My friend, a crazy cat lady in her own right, showed me this video. Here, Debbie puts forth her eharmony video meant to attract a suitor. Previously in class, we have talked about how people project Mead’s “me” in these types of videos. One’s “me” is influenced by how you believe others will view you, while your “I” is how you uncloudedly view yourself. We expect that in a view meant to attract people, Debbie would think about the way others will view her and act accordingly.
Unfortunately, her dramatic tale of her deep love for cats comes across as insane. This woman has received over 18 million hits on youtube, proving that this is something out of the ordinary. People are intrigued by someone socially ignorant enough to not only post a video like this, but to think that it would help her find a partner. We are so conditioned to act with our audience in mind. Be it by our front stage performances, as Goffman outlines, or through Mead’s concept of “me” we are constantly policing ourselves into acting in a way that is socially acceptable.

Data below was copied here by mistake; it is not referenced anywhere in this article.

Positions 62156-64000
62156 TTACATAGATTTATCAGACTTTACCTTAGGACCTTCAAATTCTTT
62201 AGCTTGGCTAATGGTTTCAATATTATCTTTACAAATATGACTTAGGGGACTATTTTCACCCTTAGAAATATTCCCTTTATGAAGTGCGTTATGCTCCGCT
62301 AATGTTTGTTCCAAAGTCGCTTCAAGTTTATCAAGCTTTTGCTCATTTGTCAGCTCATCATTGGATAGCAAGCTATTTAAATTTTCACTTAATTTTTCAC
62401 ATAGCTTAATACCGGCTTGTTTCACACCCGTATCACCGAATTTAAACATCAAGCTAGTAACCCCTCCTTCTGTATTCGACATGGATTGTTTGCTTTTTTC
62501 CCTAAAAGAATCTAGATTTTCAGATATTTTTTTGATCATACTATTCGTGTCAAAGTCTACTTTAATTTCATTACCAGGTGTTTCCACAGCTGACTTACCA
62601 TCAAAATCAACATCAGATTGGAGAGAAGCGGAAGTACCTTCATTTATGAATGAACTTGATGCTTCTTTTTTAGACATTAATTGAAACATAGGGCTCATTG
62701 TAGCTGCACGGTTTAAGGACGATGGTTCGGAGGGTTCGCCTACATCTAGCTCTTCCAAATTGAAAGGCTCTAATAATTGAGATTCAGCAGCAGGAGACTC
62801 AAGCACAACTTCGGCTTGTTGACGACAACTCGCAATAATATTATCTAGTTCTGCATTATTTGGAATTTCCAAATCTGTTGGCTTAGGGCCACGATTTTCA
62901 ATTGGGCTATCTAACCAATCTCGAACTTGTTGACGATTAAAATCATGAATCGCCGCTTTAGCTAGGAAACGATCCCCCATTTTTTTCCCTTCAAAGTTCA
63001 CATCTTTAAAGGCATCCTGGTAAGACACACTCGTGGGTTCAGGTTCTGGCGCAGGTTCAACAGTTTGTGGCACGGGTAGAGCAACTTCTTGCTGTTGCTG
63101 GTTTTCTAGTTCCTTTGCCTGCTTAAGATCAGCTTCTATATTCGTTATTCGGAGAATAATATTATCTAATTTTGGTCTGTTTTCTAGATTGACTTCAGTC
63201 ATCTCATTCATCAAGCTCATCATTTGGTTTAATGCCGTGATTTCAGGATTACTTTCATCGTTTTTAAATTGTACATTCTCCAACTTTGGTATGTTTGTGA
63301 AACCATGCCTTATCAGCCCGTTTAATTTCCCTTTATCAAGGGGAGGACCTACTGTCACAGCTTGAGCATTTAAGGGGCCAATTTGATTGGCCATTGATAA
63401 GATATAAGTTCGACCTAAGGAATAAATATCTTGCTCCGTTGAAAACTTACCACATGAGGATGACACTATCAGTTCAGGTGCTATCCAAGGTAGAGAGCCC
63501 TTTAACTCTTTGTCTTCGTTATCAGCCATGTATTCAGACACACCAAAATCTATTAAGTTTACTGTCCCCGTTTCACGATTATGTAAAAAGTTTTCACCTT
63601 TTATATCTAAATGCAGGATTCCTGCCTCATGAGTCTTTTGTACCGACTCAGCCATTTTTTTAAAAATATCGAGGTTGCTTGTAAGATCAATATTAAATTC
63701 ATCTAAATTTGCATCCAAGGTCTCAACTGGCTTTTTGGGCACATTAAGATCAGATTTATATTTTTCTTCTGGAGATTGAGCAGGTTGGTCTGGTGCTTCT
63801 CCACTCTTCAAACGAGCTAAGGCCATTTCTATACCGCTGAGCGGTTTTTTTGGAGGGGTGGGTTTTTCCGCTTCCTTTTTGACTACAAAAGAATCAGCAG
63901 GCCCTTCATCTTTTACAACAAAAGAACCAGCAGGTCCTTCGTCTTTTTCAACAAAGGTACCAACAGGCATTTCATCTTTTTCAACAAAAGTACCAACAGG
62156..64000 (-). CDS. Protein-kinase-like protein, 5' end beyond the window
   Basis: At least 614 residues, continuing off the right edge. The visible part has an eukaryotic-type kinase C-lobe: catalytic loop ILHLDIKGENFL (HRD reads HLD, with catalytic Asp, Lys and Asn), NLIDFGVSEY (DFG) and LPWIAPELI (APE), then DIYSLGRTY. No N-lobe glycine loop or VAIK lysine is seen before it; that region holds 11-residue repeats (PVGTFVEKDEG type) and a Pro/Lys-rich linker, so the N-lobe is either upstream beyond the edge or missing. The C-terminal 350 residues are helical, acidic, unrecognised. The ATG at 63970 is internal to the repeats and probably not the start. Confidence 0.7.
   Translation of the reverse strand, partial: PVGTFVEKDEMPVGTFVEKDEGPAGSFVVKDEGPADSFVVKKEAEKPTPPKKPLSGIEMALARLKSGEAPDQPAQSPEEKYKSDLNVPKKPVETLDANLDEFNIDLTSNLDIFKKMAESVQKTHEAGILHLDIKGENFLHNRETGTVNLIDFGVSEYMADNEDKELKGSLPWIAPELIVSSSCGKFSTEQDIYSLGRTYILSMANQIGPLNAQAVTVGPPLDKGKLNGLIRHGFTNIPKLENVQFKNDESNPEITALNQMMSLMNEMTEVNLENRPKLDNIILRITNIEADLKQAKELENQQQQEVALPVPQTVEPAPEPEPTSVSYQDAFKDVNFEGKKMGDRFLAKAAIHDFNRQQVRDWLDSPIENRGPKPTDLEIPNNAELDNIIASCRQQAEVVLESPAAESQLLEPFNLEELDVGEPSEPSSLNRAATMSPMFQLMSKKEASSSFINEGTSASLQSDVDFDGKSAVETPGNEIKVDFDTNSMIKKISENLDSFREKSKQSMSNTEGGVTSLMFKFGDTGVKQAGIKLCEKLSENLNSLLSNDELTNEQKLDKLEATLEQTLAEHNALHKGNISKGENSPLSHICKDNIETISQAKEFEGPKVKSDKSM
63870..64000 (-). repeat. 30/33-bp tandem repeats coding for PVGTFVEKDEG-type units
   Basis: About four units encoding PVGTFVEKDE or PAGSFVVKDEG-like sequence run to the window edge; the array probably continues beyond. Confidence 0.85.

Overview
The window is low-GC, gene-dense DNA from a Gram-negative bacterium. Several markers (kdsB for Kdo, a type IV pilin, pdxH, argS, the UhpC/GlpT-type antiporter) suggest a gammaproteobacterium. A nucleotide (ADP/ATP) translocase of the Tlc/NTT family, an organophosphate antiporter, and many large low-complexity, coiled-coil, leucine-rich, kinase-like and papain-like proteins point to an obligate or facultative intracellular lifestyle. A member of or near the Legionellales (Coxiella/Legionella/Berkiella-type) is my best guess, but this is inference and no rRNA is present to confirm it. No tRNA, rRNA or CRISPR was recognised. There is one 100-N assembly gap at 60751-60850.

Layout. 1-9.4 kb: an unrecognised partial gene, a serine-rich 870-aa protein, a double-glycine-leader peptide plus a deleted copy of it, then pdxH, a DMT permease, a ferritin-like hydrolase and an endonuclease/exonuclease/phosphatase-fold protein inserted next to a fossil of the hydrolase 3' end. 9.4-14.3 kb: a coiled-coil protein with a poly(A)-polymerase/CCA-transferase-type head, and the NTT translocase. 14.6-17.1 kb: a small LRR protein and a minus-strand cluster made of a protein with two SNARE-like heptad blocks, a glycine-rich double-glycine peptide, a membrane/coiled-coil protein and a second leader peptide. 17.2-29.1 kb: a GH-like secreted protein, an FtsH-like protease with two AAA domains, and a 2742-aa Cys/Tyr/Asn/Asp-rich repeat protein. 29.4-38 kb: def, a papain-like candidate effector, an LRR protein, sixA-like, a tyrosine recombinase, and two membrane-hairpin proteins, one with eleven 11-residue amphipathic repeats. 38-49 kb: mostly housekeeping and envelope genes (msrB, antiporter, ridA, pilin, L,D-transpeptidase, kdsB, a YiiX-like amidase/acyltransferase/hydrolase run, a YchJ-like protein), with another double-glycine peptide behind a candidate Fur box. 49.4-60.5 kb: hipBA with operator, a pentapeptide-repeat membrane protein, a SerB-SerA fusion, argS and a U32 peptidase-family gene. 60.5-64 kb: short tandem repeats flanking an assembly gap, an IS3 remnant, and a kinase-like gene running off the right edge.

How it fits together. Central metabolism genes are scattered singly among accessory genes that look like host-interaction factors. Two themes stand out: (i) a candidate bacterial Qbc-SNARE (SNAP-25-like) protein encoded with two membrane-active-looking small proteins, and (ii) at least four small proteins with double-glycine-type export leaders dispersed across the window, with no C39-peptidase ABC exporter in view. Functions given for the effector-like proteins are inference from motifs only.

At one point, Debbie claims, “I promised myself I wouldn’t cry,” thus showing that she had planned out what she would say in the video. This preparation suggests that she wanted to control the way she acted on camera. However, she gets wildly sidetracked and not only cries, but portrays herself in a way that society dictates as strange. A lot of people on the internet imply that she should spend more time with Cooley’s “looking glass self” by examining the way others will judge her for her actions, potentially shaming her out of posting an embarrassing video. After all, embarrassment is a social construct meant to maintain order in society.
Is it a bad thing that Debbie is only portraying her “I” and not acting with consideration for how she will appear?
How else could this video be interpreted? Could Debbie have anticipated the widespread attention and used this video to become an internet sensation?